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- The U.S. Treasury is on the cusp of putting forward a new transaction reporting rule for money services businesses that interact with self-hosted crypto wallets.
- The rule — in the form of a proposed notice of rule making or an interim final rule — could be made public as early as Friday, sources tell The Block.
- A public comment period will follow the release.
The U.S. Treasury is on the cusp of putting forward a new transaction reporting rule for money services businesses (MSBs) that interact with self-hosted crypto wallets, The Block has learned.
As of press time, the actual language is not finalized and is subject to change, according to a person with knowledge of the process. It could take the form of a notice of proposed rule making or interim final rule. Unlike a proposed rule, an interim final rule goes into effect immediately upon release.
The Block is told that under the rule, money services businesses would need to file a currency transaction report (CTR) if a client conducts a cryptocurrency transaction to or from a self-hosted wallet that involves their service and above an as-yet-unknown threshold. According to the Financial Crimes Enforcement Network (FinCEN), regulated financial institutions are required to report currency transactions “conducted by, or on behalf of, one person, as well as multiple currency transactions that aggregate to be over $10,000 in a single day.”
Word of the forthcoming rule — which two sources say could be released as soon as Friday — comes after months of rumor and speculation about potential crypto-focused regulations out of the Treasury Department, led by Secretary Steve Mnuchin. Fears of a more stringent clampdown broke into public view in November when Coinbase CEO Brian Armstrong tweeted that he had heard the government planned to “rush out some new regulation regarding self-hosted crypto wallets before the end of his term.”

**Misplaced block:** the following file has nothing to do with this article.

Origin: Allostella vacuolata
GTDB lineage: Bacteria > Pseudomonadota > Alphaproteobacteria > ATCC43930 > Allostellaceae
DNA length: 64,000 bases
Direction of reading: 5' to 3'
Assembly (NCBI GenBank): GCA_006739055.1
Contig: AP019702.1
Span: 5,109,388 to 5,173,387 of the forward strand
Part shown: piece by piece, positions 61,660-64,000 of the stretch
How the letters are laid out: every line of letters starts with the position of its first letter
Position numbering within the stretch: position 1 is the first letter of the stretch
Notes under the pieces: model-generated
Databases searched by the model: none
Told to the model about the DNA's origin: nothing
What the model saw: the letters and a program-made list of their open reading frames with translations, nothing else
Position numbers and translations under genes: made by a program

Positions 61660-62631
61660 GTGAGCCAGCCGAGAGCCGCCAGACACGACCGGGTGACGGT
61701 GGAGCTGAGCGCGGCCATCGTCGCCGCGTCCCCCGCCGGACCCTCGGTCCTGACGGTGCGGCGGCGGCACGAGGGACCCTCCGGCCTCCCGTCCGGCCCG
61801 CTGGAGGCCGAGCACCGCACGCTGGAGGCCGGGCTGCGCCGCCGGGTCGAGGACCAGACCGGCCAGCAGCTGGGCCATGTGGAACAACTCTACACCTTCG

“For those who don’t know — self-hosted crypto wallets (also known as non-custodial wallets or self-custody wallets) are a type of software that lets individuals store and use their own cryptocurrency, instead of needing to rely on a third party financial institution,” Armstrong wrote at the time.
To be sure, the language could shift, and an expected comment period could allow industry firms to weigh in on shaping the rule as it moves toward finalization.
“The language is to be decided, but there will be a dialogue and people will have input now,” one person said of process. “It is significantly better than more severe restrictions on self-hosted wallets.”
That may represent welcome news for cryptocurrency traders nervous about the potential for heavy-handed digital asset regulations — even in the face of a historic run-up in bitcoin’s price. Market commentary from Genesis Global Trading obtained by The Block said that a move by Mnuchin has been largely ignored by the market.
“What has largely been discarded is the notion that Mnuchin and the FATF’s new self-custodial wallet regulations will have a meaningful impact on price,” wrote Genesis’ Joshua Lim.
Still, that doesn’t mean the rule would have a long-lasting impression on the market, according to the firm. Hedge funds and pensions — which are interested in bitcoin’s use as a hedge against inflation — might be less concerned about holding the asset in a personal asset and may shrug off this news.
“Any dip caused by that is expected to be bought by institutions still waiting on the sidelines,” the trading firm said.